To receive credit for the course, you must earn a letter grade of C or better (for an area of study course) or D or better (for a nonarea of study course), based on the weighted average of all assigned course work (e.g., exams, assignments, discussion postings, etc.).


First Steps to Success

To succeed in this course, take the following first steps:

Study Tips

Consider the following study tips for success:


Students at Thomas Edison State College are expected to exhibit the highest level of academic citizenship. In particular, students are expected to read and follow all policies, procedures, and program information guidelines contained in publications; pursue their learning goals with honesty and integrity; demonstrate that they are progressing satisfactorily and in a timely fashion by meeting course deadlines and following outlined procedures; observe a code of mutual respect in dealing with mentors, staff, and other students; behave in a manner consistent with the standards and codes of the profession in which they are practicing; keep official records updated regarding changes in name, address, telephone number, or e-mail address; and meet financial obligations in a timely manner. Students not practicing good academic citizenship may be subject to disciplinary action including suspension, dismissal, or financial holds on records.


Academic Dishonesty

Thomas Edison State College expects all of its students to approach their education with academic integrity—the pursuit of scholarly activity free from fraud and deception. All mentors and administrative staff members at the College insist on strict standards of academic honesty in all courses. Academic dishonesty undermines this objective. Academic dishonesty can take the following forms:

Please refer to the Academic Code of Conduct Policy in the College Catalog and online at




Using someone else’s work as your own is plagiarism. Thomas Edison State College takes a strong stance against plagiarism, and students found to be plagiarizing will be severely penalized. If you copy phrases, sentences, paragraphs, or whole documents word-for-word—or if you paraphrase by changing a word here and there—without identifying the author, or without identifying it as a direct quote, then you are plagiarizing. Please keep in mind that this type of identification applies to Internet sources as well as to print-based sources. Copying and pasting from the Internet, without using quotation marks and without acknowledging sources, constitutes plagiarism. (For information about how to cite Internet sources, see Online Student Handbook > Academic Standards > “Citing Sources.”)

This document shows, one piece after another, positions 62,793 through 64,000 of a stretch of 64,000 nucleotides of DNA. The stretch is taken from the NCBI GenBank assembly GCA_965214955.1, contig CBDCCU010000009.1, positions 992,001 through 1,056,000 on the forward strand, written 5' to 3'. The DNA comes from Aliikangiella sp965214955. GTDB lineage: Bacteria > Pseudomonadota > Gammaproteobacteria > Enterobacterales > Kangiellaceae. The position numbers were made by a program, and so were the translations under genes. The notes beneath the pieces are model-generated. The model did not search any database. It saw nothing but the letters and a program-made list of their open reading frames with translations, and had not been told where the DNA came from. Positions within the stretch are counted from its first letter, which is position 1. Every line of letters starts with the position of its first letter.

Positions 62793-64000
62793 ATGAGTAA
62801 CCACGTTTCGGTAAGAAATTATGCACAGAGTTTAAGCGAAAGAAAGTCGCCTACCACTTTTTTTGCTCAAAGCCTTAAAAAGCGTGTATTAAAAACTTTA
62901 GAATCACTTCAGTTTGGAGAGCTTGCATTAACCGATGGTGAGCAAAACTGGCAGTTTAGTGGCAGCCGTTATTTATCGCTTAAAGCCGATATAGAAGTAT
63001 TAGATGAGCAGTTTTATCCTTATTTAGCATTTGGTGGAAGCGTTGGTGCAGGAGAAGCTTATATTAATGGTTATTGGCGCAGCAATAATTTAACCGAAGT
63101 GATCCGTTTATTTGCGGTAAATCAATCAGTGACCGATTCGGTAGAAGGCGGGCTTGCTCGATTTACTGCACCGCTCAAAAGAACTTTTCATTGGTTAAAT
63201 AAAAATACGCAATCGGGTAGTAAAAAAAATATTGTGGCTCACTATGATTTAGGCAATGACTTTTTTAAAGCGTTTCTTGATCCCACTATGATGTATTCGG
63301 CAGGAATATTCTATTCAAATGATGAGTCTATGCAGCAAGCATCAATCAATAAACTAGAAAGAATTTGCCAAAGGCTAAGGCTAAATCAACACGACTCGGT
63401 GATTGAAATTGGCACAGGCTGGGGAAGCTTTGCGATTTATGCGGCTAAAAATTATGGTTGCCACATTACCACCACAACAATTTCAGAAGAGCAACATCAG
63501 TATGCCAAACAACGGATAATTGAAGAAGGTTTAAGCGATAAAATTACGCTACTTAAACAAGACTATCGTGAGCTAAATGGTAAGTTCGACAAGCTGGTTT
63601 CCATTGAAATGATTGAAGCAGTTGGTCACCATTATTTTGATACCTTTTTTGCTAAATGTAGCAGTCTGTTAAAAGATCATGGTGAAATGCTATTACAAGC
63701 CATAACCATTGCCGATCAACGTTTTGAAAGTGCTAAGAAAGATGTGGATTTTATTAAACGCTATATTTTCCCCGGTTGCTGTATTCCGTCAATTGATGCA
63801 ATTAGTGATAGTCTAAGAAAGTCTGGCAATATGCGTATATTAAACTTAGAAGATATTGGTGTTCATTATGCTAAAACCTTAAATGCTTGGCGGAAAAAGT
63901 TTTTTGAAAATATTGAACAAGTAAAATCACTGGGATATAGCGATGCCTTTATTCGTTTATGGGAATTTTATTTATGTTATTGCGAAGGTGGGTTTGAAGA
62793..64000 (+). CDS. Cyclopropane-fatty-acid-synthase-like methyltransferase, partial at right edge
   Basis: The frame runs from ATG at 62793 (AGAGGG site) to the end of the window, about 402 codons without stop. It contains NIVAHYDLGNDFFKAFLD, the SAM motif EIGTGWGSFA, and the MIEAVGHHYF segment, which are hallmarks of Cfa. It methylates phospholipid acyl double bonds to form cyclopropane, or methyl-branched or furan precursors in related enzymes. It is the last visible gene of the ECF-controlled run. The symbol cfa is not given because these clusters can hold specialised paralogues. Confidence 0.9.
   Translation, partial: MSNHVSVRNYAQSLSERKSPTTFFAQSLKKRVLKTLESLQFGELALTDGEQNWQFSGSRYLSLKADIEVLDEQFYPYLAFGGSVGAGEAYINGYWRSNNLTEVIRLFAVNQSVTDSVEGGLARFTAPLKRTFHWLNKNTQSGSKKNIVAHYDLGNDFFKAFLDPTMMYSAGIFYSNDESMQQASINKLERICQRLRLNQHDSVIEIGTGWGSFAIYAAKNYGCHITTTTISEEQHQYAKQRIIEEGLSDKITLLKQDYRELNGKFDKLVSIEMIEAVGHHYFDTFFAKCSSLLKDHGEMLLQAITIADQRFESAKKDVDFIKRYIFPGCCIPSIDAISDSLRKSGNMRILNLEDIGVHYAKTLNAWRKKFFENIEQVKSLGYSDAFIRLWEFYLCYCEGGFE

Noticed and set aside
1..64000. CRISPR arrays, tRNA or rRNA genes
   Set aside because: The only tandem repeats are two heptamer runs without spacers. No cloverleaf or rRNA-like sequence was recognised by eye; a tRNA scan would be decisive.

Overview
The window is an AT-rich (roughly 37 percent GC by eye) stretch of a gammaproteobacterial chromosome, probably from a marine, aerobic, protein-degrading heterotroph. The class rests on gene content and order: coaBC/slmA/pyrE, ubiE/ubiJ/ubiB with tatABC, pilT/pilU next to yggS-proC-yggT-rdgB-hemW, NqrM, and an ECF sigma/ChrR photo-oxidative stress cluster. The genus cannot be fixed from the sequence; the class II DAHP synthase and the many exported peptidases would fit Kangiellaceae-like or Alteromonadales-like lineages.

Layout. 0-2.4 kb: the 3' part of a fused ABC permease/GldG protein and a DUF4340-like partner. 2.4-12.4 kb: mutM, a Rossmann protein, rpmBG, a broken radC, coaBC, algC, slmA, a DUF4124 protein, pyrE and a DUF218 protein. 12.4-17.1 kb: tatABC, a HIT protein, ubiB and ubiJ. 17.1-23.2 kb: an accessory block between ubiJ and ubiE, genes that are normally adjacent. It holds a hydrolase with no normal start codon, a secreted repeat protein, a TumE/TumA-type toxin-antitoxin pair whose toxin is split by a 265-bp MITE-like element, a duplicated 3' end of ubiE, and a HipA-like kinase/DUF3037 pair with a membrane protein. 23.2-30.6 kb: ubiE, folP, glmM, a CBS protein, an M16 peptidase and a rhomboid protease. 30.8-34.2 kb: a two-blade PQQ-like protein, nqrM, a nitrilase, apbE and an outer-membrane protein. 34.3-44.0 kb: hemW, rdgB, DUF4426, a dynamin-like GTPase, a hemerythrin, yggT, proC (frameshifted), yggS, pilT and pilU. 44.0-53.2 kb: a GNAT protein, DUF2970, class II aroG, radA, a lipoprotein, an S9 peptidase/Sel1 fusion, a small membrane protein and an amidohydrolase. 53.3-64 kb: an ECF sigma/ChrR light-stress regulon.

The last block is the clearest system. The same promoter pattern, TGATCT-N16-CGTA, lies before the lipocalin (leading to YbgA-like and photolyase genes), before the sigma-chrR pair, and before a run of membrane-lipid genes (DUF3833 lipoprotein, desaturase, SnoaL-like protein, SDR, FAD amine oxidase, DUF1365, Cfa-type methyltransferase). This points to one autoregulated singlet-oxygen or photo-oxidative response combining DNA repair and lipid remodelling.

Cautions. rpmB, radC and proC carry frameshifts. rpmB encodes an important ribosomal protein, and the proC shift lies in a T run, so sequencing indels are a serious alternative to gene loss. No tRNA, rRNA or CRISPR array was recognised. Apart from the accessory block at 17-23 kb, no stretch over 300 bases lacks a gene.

Accidentally copying the words and ideas of another writer does not excuse the charge of plagiarism. It is easy to jot down notes and ideas from many sources and then write your own paper without knowing which words are your own and which are someone else’s. It is more difficult to keep track of each and every source. However, the conscientious writer who wishes to avoid plagiarizing never fails to keep careful track of sources.

Always be aware that if you write without acknowledging the sources of your ideas, you run the risk of being charged with plagiarism.

Clearly, plagiarism, no matter the degree of intent to deceive, defeats the purpose of education. If you plagiarize deliberately, you are not educating yourself, and you are wasting your time on courses meant to improve your skills. If you plagiarize through carelessness, you are deceiving yourself.

For examples of unintentional plagiarism, advice on when to quote and when to paraphrase, and information about writing assistance and originality report checking, click the links provided below.

Examples of Unintentional Plagiarism 

When to Quote and When to Paraphrase

Writing Assistance at Smarthinking

Originality Report Checking at Turnitin


Disciplinary Process

First-time incidents of academic dishonesty concerning plagiarism may reflect ignorance of appropriate citation requirements. Mentors will make a good faith effort to address all first-time offenses that occur in courses. In these cases, the mentor may impose sanctions that serve as a learning exercise for the offender. These may include the completion of tutorials, assignment rewrites, or any other reasonable learning tool including a lower grade when appropriate. The mentor will notify the student by e-mail. Decisions about the sanctions applied for subsequent plagiarism offenses or other violations will be made by the appropriate dean’s office, with the advice of the mentor or staff person who reported the violation. The student will be notified via certified mail of the decision. Options for sanctions include: